Monday, August 9, 2010

The Lie that will not Die

We mark the 150th anniversary of the Civil War in 246 days.

While April 12, 1861 saw the initiation of a shooting war accruing from hostility that had simmered for decades. Tension between North and South reached the boiling point almost 30 years before the first shots were fired on Fort Sumter. Andrew Jackson's smackdown of nullification and almost three decades of ensuing compromises and appeasements couldn't prevent the inevitable cataclysm for one and only one reason.

Slavery caused the war.

Governor McDonnell's proclamation of Virginia's "Confederate History Month" four months ago set off a firestorm and a well-earned Presidential rebuke. McDonnell forgot to mention why the war was fought as he eagerly pandered to the Sons of Confederate Veterans and other denialists. Realizing that Virginia's black voters outnumber her white idiots, a chastened McDonnell issued an apology. Analysis of his law school thesis reveals that McDonnell is a Christian extremist, a misogynist and likely a bigot. His apology is therefore a fraud.

Which brings up a question regarding big states of denial. Could any denialism top McDonnell's unpardonable proclamation? Only if proclaimed by the Texas State Legislature.

Texas elected officials saw fit to enshrine the lie that will not die by proclaiming "April is the month in which the Confederate States of  America began and ended a four-year struggle for states' rights, individual freedom, and local government control...".

Did they really say "individual freedom"?

Texas brushed off slavery with liberal use of legislated ignorance: "the morally abhorrent practice of slavery has in the minds of many Texans become the prime motivation of Southern soldiers, despite the fact that 98 percent of Texas Confederate soldiers never owned a slave and never fought to defend slavery; and WHEREAS, Politically correct revisionists would have Texas children believe that their Confederate ancestors fought for slavery when in fact most Texans joined the Confederate armed forces to defend their homes, their families, and their proud heritage as Texans..."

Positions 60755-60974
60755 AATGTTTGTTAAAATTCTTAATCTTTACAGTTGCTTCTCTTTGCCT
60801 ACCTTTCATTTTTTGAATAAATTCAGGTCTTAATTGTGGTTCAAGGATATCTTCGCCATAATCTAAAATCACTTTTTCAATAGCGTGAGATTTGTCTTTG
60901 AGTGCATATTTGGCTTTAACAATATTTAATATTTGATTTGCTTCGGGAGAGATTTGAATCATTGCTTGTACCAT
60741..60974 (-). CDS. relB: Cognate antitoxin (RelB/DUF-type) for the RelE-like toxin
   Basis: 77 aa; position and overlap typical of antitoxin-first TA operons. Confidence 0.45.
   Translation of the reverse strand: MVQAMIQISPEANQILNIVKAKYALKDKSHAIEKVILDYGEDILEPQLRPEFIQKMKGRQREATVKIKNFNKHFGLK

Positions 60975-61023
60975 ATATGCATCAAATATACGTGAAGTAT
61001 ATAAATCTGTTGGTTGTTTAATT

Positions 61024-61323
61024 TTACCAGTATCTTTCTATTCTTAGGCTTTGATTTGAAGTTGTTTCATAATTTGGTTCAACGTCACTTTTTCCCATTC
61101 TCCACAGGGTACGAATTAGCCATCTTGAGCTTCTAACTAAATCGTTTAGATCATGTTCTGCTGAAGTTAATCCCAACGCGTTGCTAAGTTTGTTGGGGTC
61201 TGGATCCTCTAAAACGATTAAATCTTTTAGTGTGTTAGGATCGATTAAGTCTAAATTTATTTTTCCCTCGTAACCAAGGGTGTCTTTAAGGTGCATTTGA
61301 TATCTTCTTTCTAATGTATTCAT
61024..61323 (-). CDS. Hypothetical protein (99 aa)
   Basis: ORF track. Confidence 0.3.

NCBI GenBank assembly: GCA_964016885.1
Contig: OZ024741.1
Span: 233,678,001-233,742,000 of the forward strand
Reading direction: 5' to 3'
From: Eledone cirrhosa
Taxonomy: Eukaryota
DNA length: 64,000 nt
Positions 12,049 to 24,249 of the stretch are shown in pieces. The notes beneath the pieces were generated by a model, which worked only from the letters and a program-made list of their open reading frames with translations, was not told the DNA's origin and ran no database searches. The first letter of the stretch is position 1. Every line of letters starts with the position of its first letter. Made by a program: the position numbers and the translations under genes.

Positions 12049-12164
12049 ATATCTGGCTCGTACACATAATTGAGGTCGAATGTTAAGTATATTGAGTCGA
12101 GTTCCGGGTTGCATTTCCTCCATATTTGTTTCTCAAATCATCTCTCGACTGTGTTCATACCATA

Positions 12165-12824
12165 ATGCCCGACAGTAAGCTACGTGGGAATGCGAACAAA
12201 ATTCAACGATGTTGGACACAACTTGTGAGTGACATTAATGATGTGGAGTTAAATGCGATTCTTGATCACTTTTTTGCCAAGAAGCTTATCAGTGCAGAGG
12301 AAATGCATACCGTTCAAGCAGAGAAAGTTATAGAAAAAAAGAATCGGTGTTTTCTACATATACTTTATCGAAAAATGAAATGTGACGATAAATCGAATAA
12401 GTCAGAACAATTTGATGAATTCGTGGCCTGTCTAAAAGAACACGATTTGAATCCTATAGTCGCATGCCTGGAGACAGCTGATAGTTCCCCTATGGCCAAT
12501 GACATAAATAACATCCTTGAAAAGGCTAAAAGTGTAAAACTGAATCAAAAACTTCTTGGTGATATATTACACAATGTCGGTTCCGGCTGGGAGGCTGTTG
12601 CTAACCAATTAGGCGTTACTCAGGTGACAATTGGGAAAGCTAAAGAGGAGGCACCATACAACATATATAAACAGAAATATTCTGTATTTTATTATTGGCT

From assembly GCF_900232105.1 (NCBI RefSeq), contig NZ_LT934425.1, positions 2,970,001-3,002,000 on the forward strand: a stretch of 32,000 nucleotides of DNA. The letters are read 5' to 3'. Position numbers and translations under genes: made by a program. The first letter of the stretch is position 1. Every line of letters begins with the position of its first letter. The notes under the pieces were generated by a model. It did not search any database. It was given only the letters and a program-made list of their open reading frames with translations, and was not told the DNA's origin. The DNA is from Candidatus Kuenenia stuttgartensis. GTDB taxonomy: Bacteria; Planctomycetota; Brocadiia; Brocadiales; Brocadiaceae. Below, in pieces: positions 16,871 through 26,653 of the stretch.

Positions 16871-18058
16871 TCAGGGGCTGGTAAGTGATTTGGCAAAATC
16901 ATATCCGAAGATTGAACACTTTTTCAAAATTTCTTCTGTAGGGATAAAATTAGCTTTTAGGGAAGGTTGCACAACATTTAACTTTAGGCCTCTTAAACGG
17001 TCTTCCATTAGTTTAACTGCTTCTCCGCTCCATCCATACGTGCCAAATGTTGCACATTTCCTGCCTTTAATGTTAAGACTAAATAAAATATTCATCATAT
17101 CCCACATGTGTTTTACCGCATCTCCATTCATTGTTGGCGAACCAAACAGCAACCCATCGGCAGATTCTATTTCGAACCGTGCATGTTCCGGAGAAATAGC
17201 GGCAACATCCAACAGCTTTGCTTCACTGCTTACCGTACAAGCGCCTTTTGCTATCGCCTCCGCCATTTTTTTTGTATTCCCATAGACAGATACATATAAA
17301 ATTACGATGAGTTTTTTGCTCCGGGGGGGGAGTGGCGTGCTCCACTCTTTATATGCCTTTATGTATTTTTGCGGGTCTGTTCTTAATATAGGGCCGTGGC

Because only 2% of fighting Texans - over 2,100 men - were slave owners, Texas can disavow slavery as the cause of the war? The founding documents of the Confederacy explicitly cite the preservation of slavery as raison d'ĂȘtre. Texas was an acknowledged, belligerent member of the Confederacy. Therefore, Texas has ownership of slavery as the cause of the war. Notions of "proud heritage" in context of the Civil War are simply execrable.

Andy Hall, guest blogger at theAtlantic and purveyor of the insightful Dead Confederates, provides expert analysis of a deeper lie. The two-percent figure is an exercise in profound ignorance. Andy is a Civil War scholar with a Texan's intolerance for bullshit. His guest post on theAtlantic explains why slavery is the only root-cause of 600,000 Americans killed in a titanic struggle that redefined war itself.

Hop on over, give it a read and introduce yourself. You can mention TheRaven, they know me there.

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